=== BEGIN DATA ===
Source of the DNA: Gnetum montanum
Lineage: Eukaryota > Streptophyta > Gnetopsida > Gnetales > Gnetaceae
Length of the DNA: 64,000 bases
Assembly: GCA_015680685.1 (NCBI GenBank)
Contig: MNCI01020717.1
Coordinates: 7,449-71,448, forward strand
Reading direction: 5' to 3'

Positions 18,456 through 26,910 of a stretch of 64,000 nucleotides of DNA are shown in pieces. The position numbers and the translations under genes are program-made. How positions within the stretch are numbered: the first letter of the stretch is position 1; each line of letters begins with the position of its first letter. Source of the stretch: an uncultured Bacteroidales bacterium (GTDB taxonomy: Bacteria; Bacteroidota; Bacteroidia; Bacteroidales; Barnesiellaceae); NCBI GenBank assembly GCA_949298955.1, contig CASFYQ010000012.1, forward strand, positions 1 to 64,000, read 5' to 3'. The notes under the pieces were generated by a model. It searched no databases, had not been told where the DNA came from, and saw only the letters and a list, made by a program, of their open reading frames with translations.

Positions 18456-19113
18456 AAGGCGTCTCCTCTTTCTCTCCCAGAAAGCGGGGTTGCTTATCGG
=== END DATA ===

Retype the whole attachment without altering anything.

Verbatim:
Source of the DNA: Gnetum montanum
Lineage: Eukaryota > Streptophyta > Gnetopsida > Gnetales > Gnetaceae
Length of the DNA: 64,000 bases
Assembly: GCA_015680685.1 (NCBI GenBank)
Contig: MNCI01020717.1
Coordinates: 7,449-71,448, forward strand
Reading direction: 5' to 3'

Positions 18,456 through 26,910 of a stretch of 64,000 nucleotides of DNA are shown in pieces. The position numbers and the translations under genes are program-made. How positions within the stretch are numbered: the first letter of the stretch is position 1; each line of letters begins with the position of its first letter. Source of the stretch: an uncultured Bacteroidales bacterium (GTDB taxonomy: Bacteria; Bacteroidota; Bacteroidia; Bacteroidales; Barnesiellaceae); NCBI GenBank assembly GCA_949298955.1, contig CASFYQ010000012.1, forward strand, positions 1 to 64,000, read 5' to 3'. The notes under the pieces were generated by a model. It searched no databases, had not been told where the DNA came from, and saw only the letters and a list, made by a program, of their open reading frames with translations.

Positions 18456-19113
18456 AAGGCGTCTCCTCTTTCTCTCCCAGAAAGCGGGGTTGCTTATCGG